Odyssey Has Become A Major Platform For Female Expression And Empowerment

Odyssey Has Become A Major Platform For Female Expression And Empowerment

The future for women authors can only become brighter.
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Throughout the last couple of years, Odyssey has grown in the number of communities, reaching college students across the country with over 15,000 content creators. Creators are able to express themselves in any way shape or form as long as it's within proper boundaries.

Most importantly, Odyssey has also become a major platform for women authors to have a voice in issues on policy, their pet cat Snuggles, and the importance of empowerment in a generation where social media and marketing have altered the way we see the female body and mind.

In fact, a majority of the creators on Odyssey are indeed college-aged women, each sharing their own experiences of the life and struggles of womanhood.

Some share important bible verses, as Louisiana State Editor Braelyn Legget did in her article Bible Verses To Read When Your Relationship Is Struggling. Others share thank you letters to loved ones. Le Moyne's Meara Mosny published her open letter to her boyfriend almost three years ago and it is one of the most viewed Odyssey publications of all time, peaking close to 2.5 million views.

Some even have a love of sports. West Chester's Courtney Gutkowski has covered college basketball and the NFL, including Loyala-Chicago's (how about those Ramblers!) run to the Final Four. Fordham University's Kelly Bright shined a light on Harvard Women's basketball Team being the FIRST 16th seed to upset an overall 1 seed in 1998, over perennial Pac 12 powerhouse Stanford.

Let's not forget the great women in my community.

Sarah Moyer's article on the importance of Michelle Obama's influence on young girls alike, knowing that they can be, (and continue to be) powerful with the right mindset.

Muhsena Rahman encourages parents alike to raise their daughters as strong Warriors, as she recalls an argument against her aunt about her role as a woman in her family. So, what do all these articles have in common?

Authenticity.

Women on Odyssey have been able to publish countless authentic works that have been viewed by millions of people.

Whether the material is kind, boastful, or straight up badass, Odyssey will continue to grow as the super-platform for women empowerment for years to come...and the future of women authors can only become brighter.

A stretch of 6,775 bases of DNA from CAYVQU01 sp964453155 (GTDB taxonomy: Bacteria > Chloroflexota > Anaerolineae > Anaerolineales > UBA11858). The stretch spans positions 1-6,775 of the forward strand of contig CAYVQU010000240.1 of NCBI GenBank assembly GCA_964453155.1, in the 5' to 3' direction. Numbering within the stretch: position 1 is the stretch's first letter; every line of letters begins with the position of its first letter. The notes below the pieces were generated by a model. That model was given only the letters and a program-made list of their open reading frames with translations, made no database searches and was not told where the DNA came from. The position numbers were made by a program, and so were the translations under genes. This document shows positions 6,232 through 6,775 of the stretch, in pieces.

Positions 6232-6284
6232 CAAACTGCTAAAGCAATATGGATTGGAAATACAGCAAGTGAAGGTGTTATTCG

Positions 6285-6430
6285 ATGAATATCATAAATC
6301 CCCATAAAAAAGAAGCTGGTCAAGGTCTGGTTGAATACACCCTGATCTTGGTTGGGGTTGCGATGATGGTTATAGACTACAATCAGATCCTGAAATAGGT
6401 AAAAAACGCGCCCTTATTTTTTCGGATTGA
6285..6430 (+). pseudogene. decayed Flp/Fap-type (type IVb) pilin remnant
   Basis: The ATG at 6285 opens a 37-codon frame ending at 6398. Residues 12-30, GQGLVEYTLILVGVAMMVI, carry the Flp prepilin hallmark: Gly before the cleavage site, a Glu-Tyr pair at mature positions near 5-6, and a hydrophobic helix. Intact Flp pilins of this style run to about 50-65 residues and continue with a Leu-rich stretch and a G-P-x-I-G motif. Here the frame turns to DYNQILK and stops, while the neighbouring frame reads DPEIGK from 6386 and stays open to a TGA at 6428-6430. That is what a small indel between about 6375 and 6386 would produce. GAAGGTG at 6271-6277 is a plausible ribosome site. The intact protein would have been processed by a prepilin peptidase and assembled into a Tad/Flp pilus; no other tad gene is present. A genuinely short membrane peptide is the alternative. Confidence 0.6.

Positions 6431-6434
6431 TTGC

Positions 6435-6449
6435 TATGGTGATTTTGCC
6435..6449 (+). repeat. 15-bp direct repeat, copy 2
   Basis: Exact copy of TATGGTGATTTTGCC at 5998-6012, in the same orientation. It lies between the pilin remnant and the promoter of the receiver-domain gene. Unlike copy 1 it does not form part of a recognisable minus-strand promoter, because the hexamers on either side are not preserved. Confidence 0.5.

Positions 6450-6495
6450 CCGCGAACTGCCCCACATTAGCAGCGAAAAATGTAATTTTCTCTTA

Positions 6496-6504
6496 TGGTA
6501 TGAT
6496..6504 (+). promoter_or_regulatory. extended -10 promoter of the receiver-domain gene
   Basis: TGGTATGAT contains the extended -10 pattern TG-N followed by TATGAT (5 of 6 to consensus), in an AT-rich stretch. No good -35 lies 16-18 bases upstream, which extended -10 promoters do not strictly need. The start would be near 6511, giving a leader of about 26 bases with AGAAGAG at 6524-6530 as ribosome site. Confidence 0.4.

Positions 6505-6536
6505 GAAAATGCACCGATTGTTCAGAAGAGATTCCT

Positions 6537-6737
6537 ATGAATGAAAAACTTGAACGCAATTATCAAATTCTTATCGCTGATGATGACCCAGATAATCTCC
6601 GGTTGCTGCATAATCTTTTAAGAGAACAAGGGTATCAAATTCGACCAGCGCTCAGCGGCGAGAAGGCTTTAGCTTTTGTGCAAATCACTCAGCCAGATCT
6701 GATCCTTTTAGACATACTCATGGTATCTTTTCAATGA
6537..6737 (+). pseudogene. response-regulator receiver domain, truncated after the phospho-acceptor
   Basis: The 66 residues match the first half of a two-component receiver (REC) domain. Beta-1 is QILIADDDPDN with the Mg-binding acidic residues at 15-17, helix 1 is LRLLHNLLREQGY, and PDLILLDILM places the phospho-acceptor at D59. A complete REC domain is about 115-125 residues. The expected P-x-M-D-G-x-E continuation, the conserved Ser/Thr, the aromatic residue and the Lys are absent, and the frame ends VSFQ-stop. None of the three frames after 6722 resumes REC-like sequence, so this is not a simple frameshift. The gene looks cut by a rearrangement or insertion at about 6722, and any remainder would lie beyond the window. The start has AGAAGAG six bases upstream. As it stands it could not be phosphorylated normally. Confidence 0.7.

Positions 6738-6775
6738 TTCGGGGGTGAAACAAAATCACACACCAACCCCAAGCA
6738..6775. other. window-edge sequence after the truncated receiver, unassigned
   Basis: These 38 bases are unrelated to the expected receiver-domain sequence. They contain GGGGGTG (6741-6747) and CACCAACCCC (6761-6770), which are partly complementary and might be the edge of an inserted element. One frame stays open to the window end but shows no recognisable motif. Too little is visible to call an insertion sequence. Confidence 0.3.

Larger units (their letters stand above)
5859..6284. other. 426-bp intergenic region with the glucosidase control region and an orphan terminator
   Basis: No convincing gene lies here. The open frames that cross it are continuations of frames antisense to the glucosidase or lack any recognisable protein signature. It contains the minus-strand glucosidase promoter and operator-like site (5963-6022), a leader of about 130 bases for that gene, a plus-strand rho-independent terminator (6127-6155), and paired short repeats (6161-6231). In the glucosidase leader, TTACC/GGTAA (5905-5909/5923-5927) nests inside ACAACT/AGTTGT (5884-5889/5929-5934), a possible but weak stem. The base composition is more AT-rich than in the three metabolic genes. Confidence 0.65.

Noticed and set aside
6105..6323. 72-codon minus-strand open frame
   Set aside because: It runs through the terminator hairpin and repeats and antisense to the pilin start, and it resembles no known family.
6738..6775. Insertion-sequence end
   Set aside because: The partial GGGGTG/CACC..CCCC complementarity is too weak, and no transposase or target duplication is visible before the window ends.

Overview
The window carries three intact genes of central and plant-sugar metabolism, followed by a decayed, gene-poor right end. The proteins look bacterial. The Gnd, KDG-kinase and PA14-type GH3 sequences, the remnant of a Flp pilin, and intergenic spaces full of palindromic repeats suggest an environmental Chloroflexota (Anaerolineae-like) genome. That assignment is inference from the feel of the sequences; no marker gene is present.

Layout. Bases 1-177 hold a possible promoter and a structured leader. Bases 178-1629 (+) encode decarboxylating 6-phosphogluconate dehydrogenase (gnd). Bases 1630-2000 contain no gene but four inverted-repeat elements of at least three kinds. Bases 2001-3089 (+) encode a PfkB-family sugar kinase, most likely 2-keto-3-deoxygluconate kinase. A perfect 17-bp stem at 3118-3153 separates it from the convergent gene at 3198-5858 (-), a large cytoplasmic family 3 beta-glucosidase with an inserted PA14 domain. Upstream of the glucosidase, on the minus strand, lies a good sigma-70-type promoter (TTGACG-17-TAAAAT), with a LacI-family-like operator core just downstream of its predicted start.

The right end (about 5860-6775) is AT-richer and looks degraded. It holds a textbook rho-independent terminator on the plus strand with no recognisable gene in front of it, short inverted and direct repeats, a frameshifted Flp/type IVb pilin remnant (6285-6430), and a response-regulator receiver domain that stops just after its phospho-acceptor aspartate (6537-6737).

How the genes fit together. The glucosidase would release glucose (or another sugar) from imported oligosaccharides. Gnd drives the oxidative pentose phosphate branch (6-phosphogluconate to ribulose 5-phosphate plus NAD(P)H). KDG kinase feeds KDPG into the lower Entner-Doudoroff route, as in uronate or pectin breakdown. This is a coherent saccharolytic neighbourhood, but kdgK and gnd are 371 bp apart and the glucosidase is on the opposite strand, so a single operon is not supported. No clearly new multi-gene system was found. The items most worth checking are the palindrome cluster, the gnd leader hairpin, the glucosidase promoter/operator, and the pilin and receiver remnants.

Cover Image Credit: @girlpowermagazine

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To The Nursing Major

Is it all worth it?
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"You're going to feel like quitting. You're going to struggle. You'll have days where you'll wonder, 'what's it all for?'

You'll have days when people attempt to break you down, or challenge your intelligence, skills, and right to be where you are. You'll have moments when you question your own abilities, and perhaps your sanity - but you'll rise.

You'll rise because your strength as a nurse is not determined by one grade, one shift or one job - it's an ongoing journey of learning, honor, humility and a chance to make even the smallest difference in the lives of your patients."

Don't ever give up on achieving your dreams to be a nurse. Keep pushing forward, no matter how hard it is. Nursing is not an easy major. You will have very little, if any, time to do anything other than study. But just think about how great it will feel to connect with a patient, pray with them, and even save his or her life.

This will make all of the late night studying, weekly breakdowns, countless cups of coffee, and tests so hard all you want to do is cry, worth it. To see a patient's face light up when you walk in his or her room will make your heart melt and you'll know you chose the right major.

The kind of nurse you will be isn't based on a test grade, it's based on your heart for the people you are caring for. You may have failed a class, but don't let that ruin you. Try again and keep pushing toward your goal. Don't allow others around you to drag you down and tell you that you aren't good enough to be a nurse.

Show them how strong you are and that you will never give up.

There will be days when all you want to do is quit, I know I question my major more than once a week; however, there is a patient out there that needs you and your caring heart. You can do this, have faith in yourself that you can move mountains.